In a 2-1 ruling, the 7th Circuit Court of Appeals on Thursday agreed not to overturn a lower court ruling that determined Brendan Dassey‘s murder conviction should be overturned because of an involuntary confession. He is not a killer in the eyes of the law anymore. The State of Wisconsin was given 90 days to decide if they want to retry him in the 2005 death of photographer Teresa Halbach. They can also appeal to full Seventh Circuit court (as opposed to just the three judges) or to the U.S. Supreme Court.
In their majority opinion, judges wrote that the investigators needled Dassey into only giving them the information they wanted:
That pattern was as follows: the investigators emphasized, ad nauseum, that in order to be “okay” to “get things over with” to be “set free” Dassey had to be “honest.” Yet throughout the interrogation it became clear that “honesty” meant those things that the investigators wanted Dassey to say. Whenever Dassey reported a fact that did not fit with the investigators’ theory, he was chastised and told that he would not be “okay” unless he told the truth. And this pattern continued until Dassey finally voiced what the investigators wanted him to say, seemingly by guessing, or the investigators fed him the information they wanted.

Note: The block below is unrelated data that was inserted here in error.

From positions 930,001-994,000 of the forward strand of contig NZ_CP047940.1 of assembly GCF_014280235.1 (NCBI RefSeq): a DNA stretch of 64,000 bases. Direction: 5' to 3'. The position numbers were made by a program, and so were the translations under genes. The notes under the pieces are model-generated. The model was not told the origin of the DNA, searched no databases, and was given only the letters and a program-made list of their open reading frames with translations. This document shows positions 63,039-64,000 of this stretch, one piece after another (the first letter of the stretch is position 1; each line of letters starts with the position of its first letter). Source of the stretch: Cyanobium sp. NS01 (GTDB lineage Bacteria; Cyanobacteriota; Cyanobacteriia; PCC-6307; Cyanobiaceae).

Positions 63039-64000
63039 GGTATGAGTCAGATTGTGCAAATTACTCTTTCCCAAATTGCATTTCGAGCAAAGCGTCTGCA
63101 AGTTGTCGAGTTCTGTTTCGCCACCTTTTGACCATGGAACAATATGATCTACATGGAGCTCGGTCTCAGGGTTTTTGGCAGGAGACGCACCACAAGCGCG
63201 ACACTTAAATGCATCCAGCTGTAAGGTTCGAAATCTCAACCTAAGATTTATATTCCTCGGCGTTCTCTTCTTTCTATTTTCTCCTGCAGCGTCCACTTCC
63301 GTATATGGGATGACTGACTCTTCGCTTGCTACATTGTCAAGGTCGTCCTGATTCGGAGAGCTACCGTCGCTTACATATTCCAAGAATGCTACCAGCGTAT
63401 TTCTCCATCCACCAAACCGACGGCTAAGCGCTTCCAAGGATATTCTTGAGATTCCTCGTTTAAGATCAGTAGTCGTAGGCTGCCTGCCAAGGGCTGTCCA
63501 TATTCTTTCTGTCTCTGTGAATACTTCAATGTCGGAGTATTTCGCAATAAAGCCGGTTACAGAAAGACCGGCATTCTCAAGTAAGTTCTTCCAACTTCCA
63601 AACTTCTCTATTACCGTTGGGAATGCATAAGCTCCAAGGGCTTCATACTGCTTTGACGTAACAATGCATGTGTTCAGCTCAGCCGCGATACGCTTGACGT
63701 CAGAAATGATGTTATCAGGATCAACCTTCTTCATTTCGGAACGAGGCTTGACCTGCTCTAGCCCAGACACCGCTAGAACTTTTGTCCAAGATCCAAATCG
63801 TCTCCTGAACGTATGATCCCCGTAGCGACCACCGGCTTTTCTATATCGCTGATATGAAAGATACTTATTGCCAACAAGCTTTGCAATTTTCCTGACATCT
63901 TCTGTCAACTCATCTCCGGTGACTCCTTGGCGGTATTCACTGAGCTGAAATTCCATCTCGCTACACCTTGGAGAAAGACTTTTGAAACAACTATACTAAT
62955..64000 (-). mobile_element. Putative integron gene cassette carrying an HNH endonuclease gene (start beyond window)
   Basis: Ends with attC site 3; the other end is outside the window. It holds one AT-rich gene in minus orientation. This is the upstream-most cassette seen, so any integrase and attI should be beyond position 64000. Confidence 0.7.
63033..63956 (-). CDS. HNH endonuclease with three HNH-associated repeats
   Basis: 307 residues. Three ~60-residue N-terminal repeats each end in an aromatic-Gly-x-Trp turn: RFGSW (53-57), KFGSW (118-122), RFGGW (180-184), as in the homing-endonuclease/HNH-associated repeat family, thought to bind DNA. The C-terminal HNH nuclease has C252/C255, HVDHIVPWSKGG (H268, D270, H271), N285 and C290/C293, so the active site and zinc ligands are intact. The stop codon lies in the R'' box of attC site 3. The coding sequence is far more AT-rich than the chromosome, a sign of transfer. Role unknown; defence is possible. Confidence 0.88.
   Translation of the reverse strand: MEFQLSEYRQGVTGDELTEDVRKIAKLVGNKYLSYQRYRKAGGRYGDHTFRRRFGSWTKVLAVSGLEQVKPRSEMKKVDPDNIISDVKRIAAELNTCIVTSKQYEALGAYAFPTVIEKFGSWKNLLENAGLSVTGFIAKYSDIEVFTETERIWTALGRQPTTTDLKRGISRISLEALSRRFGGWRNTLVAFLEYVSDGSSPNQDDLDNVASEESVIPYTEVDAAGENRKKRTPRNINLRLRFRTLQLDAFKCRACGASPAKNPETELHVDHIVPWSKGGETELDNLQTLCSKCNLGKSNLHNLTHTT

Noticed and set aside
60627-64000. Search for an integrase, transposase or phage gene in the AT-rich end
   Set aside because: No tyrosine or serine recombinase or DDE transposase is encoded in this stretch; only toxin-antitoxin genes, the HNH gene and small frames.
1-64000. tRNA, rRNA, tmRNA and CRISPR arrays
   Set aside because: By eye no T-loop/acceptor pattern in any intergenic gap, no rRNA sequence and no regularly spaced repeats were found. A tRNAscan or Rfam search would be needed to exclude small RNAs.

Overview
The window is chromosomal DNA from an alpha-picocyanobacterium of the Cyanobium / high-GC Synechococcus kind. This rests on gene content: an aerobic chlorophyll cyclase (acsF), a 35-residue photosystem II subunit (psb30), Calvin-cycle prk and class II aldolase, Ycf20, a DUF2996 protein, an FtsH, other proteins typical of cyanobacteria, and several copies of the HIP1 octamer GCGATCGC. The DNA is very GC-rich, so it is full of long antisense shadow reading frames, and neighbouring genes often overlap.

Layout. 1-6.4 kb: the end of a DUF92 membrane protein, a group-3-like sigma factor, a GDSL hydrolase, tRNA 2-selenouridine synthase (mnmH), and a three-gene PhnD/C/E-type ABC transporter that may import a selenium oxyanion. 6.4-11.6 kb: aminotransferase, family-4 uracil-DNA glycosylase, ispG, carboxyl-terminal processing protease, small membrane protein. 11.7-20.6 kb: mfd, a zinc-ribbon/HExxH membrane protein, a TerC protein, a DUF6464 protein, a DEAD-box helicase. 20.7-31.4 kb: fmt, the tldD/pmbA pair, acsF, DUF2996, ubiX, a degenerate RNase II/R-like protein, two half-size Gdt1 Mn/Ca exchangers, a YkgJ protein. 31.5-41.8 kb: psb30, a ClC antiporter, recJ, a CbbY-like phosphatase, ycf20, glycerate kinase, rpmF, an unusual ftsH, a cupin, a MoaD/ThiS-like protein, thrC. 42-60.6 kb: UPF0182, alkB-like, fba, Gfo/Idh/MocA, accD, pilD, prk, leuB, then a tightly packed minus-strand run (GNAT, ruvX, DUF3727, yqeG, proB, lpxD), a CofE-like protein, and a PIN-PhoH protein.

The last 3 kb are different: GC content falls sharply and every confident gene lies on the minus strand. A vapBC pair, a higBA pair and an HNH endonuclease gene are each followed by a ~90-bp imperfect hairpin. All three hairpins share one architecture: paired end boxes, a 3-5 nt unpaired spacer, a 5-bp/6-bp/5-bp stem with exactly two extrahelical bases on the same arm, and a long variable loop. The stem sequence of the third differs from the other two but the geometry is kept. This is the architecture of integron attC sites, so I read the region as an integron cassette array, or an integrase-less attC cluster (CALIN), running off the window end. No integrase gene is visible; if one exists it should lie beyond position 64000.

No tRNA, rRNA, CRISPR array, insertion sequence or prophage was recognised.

Dissenting Judge David Hamilton thought the confession, and the conviction itself, passed muster.
“In addition to answering open-ended questions in specific and incriminating detail, Dassey resisted several lines of inquiry,” he wrote. “Those points of resistance gave the state courts substantial reason to find that Dassey’s will was not overborne [by investigators].”
Pending retrial or the state’s appeal, Dassey remains in custody for allegedly helping uncle Steven Avery kill Halbach. His conviction, which a federal judge overturned in August, rested in large part on the confession. His defense says the admission of guilt was involuntary.